Slavery in British America: Revolutionary Period












Danielle Hume

Introduction to the Revolutionary Era

After the Revolutionary War there was a deliberation over slavery in America. The Revolutionary War was fought so there would be freedom for all, therefore there should be freedom for all no matter what race or color. However, many Southerners thought differently, they needed the slaves to work for them and without them they would have to do the work themselves or pay someone to do it. The southerners fought for the legalization of slavery to the very end.

      Before the Revolution slavery was a way of life and the population of slaves start to grow after 1700. However, after the Revolution there were efforts here and there to reduce slave trade. Legislatures in the north abolished slavery over an extended period then in 1787 the Northwest Ordinance outlawed slavery. As a result there was thousands of free slaves in the south, but it did not stop the southerners from having slaves. The tie slaveholders once had with nonslaveholders, such as the Patriots and Liberalists, ended. The nonslaveholders got together with slaves to fight the southerners.

      War was only the beginning of the slaveholders’ problems. The Declaration of Independence gave the slaves more strength than before. Many of the slaveholders armed their slaves with weapons so they could defend themselves against the nonslaveholders. In 1775 Thomas Paine said, “How can Americans complain so loudly of attempts to enslave them while they hold so many hundred in slavery” (Berlin 220). Many Americans stood behind Paine and were firmly against slavery.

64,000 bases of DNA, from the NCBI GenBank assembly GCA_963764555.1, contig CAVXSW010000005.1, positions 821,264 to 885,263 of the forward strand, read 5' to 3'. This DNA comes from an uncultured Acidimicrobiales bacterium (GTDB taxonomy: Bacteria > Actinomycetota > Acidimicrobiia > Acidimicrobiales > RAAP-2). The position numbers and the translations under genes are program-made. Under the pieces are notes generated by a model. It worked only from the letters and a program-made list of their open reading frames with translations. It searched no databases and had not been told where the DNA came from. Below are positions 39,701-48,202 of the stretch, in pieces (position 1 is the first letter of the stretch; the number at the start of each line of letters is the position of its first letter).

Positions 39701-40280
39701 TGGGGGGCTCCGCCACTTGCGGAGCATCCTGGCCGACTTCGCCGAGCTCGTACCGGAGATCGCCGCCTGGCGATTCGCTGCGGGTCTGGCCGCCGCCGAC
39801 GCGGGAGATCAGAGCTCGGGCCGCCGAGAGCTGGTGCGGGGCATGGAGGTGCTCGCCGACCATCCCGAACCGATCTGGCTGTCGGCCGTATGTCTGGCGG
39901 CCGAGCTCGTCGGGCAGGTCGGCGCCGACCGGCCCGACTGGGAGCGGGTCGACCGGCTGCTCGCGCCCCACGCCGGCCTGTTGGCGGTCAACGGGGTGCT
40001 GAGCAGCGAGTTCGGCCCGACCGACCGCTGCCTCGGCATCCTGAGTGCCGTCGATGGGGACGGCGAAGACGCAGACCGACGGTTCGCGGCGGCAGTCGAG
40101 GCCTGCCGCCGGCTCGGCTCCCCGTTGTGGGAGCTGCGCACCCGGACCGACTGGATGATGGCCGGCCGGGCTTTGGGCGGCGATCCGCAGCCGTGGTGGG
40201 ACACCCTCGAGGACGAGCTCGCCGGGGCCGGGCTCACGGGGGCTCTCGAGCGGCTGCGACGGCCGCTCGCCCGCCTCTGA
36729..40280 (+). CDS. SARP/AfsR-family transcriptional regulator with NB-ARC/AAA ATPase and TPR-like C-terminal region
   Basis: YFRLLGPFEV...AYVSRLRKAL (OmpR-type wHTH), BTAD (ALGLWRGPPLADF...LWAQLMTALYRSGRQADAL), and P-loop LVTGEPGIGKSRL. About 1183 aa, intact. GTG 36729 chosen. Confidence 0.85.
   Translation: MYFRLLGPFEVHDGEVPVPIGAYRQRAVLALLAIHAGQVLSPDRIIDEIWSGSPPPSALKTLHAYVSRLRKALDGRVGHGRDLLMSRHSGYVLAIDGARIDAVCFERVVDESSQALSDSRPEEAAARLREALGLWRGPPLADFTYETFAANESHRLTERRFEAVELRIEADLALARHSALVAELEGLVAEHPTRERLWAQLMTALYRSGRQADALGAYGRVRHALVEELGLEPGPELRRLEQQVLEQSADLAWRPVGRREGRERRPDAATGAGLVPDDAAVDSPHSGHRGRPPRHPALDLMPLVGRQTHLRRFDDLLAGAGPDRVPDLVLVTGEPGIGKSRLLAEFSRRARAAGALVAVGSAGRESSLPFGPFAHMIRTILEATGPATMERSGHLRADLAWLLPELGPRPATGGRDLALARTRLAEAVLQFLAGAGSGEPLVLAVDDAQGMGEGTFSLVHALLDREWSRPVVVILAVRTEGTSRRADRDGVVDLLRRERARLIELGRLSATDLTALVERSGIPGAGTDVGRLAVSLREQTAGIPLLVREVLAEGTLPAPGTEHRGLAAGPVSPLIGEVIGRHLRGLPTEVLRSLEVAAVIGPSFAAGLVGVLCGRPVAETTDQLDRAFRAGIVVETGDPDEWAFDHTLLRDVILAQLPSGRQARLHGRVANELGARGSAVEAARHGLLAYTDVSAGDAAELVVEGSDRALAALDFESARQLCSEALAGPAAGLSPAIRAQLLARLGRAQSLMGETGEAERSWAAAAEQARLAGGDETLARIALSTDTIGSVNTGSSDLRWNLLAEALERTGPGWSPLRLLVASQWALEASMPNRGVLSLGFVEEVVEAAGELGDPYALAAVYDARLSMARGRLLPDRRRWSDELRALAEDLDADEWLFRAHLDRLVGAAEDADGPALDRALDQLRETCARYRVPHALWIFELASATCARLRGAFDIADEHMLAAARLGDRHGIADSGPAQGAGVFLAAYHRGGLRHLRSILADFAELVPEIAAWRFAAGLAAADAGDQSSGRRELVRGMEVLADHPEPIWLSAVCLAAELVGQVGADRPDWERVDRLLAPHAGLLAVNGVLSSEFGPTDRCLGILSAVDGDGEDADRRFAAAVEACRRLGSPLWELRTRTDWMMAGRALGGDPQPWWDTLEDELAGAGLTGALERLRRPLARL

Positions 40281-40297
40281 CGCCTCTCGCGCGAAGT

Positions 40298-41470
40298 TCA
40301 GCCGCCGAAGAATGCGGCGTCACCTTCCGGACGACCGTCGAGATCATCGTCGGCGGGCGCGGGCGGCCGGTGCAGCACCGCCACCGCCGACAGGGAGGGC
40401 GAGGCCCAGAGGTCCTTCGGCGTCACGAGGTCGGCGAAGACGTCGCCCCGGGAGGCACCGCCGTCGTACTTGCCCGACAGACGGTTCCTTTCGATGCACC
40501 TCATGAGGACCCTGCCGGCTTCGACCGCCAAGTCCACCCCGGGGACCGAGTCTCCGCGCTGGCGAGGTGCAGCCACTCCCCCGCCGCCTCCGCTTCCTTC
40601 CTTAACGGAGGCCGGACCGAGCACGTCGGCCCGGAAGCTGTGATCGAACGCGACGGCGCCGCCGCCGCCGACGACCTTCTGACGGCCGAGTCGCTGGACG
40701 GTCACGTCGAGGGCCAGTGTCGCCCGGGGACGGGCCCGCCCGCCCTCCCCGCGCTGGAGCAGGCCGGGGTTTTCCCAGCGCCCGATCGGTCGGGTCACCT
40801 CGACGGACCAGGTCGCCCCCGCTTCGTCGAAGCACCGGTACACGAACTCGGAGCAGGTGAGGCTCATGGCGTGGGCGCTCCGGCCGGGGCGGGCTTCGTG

In 1789, the France's Revolutionary Assembly publicized the Declaration of the Rights of Man. Three years later in 1794 the General Assembly abolished slavery. Saint Domingue was affected seriously.  The black people in Saint Domingue got liberty, equality, and full citizenship. This eventually lead to a dispute between white and black people. The incidents in Saint Domingue spread throughout the Eastern Hemisphere. In the United States, slaves in Louisiana and Florida won their freedom and they demanded full equality as well. 

      The growing number of freed slaves increased, which gave hope to many slaves that were still in bondage. Many free blacks were examples for those that were still enslaved. They showed that freedom was possible and that there will one day be a chance that they too will be free. Most free blacks wanted universal freedom for all people enslaved. “The Age of Revolution witnessed the liberation of only a small fraction of the slaves in mainland North America” (Berlin 223). At the end of the revolutionary era more black people were slaves than in the beginning. This was because of the reopening of the slave trade. The slaveowners thought that if all men were created equal then those that are slaves are not men. If they were created equal then they would not be slaves. This had a major influence on both white and black Americans. 

      The same slaveowners that freed their slaves bought more and most of the same slaves that were freed ended up as slaves once again. Slaveholders were then given new weapons to beat their slaves. “As in earlier eras, the transit between slavery and freedom was neither direct nor linear” (Berlin 224).